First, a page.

Filming the Illogical Nation

This year, I've been knocking around the fringes of a film series being made for an American audience about Russian culture. And I've been watching -- with enormous sympathy -- as the producers, in one preliminary script after another, have tried to confront the task of translating Mother Russia into something that will attract an audience in, say, Peoria, Illinois.

Making this country digestible and "Oh-I-see-now" familiar, though, is an unbelievably difficult enterprise. For if you go in one direction, you end up in a cul-de-sac; if you follow another line of reasoning, you end up with something so bizarre that no Western audience could ever grasp it.

It's the same sort of problem with India, I think. I remember once seeing a television film about the sub-continent made by an old and celebrated English journalist who knew it very well. But it ended up with a long and bizarre sequence of him sitting in a hotel room trying to get through on the telephone to London. He drank most of a bottle of Scotch while he waited for a line, and talked to the camera about the impossibility of coming to any conclusions about the country we'd already seen through his meanderings.

Finally he said something like: "The problem with India is that there is nothing of which you can say 'This is true,' without it also being untrue. The problem, perhaps, lies not with India, but with us in the West: our endless truffling for truth, our belief in documentary reality, our damned either/or."

What he was saying, I believe, was that the whole notion of encapsulating a place like India through a single-image medium, unfolding in time, was doomed from the start. It just wasn't a serial kind of place; it was all-at-once, simultaneous -- and endlessly contradictory. And the first thing we had to leave at home when we went there was precisely our habit of categorizing everything and wanting it to conform to our own way of looking at things. "Either/or" should be jettisoned, consigned to some Left Luggage facility, since "both" (not to mention "although" and "maybe") was where the local kind of truth -- if such it was -- was located.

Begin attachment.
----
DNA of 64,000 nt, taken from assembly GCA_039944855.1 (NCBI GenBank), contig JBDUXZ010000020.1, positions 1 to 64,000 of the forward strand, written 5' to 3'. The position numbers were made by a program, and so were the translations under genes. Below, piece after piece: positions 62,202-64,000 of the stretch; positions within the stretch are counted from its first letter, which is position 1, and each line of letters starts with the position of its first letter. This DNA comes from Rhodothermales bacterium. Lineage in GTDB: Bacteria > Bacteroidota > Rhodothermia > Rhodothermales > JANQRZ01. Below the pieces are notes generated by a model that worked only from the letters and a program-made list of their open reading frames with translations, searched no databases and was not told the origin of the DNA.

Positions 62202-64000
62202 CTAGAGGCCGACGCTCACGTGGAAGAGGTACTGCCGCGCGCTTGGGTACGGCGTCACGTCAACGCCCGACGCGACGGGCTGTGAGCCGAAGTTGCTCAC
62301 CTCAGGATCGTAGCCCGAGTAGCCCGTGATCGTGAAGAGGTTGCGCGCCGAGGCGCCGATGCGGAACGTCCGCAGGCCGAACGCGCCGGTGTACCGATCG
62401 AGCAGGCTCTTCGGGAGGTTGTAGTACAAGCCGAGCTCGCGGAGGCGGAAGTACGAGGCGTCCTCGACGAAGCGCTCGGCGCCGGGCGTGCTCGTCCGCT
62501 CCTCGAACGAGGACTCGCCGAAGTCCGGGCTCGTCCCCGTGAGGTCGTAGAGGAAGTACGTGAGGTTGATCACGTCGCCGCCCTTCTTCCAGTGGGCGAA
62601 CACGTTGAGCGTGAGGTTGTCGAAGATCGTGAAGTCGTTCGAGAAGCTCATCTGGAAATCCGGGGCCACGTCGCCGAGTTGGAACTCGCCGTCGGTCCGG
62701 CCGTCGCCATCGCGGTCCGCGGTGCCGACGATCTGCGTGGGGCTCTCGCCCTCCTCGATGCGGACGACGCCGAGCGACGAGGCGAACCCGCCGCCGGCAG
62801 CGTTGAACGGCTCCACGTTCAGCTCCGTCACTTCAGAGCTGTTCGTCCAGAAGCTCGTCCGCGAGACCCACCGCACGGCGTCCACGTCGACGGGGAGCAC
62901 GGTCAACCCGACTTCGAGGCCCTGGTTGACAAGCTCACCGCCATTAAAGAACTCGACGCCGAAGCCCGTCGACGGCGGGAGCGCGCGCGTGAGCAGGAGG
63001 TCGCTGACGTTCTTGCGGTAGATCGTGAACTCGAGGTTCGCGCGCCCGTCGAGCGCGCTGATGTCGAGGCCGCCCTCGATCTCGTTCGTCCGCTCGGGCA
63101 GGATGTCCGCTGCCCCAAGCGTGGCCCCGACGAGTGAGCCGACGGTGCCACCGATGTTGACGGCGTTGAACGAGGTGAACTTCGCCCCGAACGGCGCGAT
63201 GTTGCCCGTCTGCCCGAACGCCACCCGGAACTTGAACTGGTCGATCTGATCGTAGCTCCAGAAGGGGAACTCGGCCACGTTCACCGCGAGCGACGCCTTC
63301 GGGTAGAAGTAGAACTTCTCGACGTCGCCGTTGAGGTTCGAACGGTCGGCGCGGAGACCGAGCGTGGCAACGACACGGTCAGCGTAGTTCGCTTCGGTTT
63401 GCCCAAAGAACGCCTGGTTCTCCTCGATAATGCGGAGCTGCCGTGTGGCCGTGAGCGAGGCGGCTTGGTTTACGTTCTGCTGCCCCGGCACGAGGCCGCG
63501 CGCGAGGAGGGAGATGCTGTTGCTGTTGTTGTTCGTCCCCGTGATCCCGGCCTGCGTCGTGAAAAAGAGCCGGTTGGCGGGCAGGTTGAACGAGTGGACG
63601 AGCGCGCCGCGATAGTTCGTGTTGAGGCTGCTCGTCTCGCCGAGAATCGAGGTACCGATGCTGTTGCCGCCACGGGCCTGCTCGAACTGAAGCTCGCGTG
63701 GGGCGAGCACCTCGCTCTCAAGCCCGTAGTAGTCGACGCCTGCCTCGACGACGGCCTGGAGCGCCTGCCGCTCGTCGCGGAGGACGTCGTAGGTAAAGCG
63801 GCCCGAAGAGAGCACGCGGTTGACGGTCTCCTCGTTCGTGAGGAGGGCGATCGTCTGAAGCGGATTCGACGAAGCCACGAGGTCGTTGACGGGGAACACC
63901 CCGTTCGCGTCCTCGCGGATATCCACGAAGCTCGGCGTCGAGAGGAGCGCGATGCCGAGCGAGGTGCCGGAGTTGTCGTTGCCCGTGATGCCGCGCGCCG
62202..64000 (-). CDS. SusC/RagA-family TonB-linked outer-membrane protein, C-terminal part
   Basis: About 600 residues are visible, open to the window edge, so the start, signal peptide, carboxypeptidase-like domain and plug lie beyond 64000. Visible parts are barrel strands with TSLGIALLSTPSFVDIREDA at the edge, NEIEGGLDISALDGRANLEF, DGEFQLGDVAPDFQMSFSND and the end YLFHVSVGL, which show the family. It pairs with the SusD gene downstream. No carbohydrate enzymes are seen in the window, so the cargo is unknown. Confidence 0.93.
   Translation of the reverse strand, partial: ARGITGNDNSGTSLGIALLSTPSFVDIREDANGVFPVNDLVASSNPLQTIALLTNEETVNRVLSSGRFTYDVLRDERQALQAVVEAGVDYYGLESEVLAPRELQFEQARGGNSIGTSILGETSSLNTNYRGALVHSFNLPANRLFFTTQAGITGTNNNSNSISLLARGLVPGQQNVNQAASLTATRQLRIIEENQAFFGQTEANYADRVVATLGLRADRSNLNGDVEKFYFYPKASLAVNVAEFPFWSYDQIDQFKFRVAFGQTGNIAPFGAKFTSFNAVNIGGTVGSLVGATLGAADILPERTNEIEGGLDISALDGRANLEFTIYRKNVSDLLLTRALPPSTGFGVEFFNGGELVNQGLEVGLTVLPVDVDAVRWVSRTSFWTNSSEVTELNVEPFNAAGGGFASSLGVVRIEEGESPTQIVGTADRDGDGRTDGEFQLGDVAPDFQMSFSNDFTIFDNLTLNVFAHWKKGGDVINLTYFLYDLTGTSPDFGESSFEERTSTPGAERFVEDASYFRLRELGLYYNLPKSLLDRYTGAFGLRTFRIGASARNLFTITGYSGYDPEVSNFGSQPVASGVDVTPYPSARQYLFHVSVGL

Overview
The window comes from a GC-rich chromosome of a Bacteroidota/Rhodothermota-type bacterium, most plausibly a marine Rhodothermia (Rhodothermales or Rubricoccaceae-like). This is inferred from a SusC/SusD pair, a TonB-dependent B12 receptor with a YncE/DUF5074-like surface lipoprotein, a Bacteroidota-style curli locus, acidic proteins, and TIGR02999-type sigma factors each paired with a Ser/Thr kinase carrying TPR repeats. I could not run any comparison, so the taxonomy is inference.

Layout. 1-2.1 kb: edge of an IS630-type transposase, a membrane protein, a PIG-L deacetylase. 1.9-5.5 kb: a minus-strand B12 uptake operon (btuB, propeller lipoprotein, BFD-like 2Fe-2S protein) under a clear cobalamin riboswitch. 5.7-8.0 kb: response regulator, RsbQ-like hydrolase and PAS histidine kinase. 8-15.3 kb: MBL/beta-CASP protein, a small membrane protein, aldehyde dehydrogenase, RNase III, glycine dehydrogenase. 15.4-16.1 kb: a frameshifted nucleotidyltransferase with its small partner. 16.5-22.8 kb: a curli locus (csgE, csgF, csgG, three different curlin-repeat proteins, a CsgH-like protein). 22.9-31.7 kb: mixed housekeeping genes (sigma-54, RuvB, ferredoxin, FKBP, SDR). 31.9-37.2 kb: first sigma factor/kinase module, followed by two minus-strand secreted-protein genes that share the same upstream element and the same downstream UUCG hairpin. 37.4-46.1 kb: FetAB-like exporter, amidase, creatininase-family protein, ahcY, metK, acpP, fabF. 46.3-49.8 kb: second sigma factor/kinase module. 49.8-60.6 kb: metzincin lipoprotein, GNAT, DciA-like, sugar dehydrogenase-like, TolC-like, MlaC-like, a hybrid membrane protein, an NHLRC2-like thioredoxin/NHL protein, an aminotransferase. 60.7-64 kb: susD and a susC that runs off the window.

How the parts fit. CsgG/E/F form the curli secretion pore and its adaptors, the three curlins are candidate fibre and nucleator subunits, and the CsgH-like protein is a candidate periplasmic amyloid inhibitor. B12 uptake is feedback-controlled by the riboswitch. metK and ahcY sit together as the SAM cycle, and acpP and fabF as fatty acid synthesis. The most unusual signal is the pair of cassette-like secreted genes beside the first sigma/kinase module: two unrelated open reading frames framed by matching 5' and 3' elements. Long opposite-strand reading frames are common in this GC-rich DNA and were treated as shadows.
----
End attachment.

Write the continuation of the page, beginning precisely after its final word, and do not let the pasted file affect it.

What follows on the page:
The same thing, I'm convinced, is true of Russia. What, after all, can you logically (rationally, explicatorily) say about a Kremlin which remains closed and paranoid, riddled with bugs and haunted by court astrologers? Nothing in the West quite prepares us for this. To find an equivalent, you have to read Richard Kapuszynski's extraordinary books about the courts of Haile Selassie in Ethiopia and the Shah of Shahs in Tehran. What can you say about the conflicting claims to truth in public life here of fact, myth and gossip and whatever a newspaper writer dreamed up or was paid to pen this morning? For some sense of this kind of world, you have to read the Colombian writer Gabriel Garcia Marquez's dream-like "One Hundred Years of Solitude."

It's because he understands all this that Edvard Rodzinsky is, I think, the greatest of modern Russian popular historians -- and one of my Two Men of 1996. In person, he scatters stories and bizarre anecdotes; he laughs with delight; his favorite expression is: "It's fantastic; it's fantastic!" And in his books and television appearances, he has done more than anyone else to open up the haunted, chaotic landscape of recent Russian history. Rodzinsky is now turning his hand, he says, to "the mad monk," Rasputin, whom he sees not as the stage villain the West tends to want him to be, but as a man with "deep roots in the Russian soul and in ancient religion," representing "an aspect of pagan Asian Russia still present in our lives." I can't wait -- and neither should the film-makers. His book promises to open up the world of those old sects which used to wander Russia and are an important part of her story: the milk-drinkers, the orgiasts, the flagellators, the self-castrators -- and the Rasputins.

My second Man of the Year? The cellist and conductor Mstislav Rostropovich, who between all his other engagements worldwide has tirelessly applied himself to the cause of Russian music-making. He has given money for the rebuilding of the Christ the Savior Cathedral -- he has his own hard hat, with his name on it, on site. He spends as much time today as he can in St. Petersburg. And he even became embroiled for a moment this year in the bizarreries of Kremlin politics. A meeting, apparently bugged by the ex-head of President Boris Yeltsin's bodyguard after the arrest of aides carrying half a million bucks out of the Kremlin, revealed that their preferred means of escape from Moscow would be in the boot of Rostropovich's car. I wonder what on earth he made of that! Happy New Year!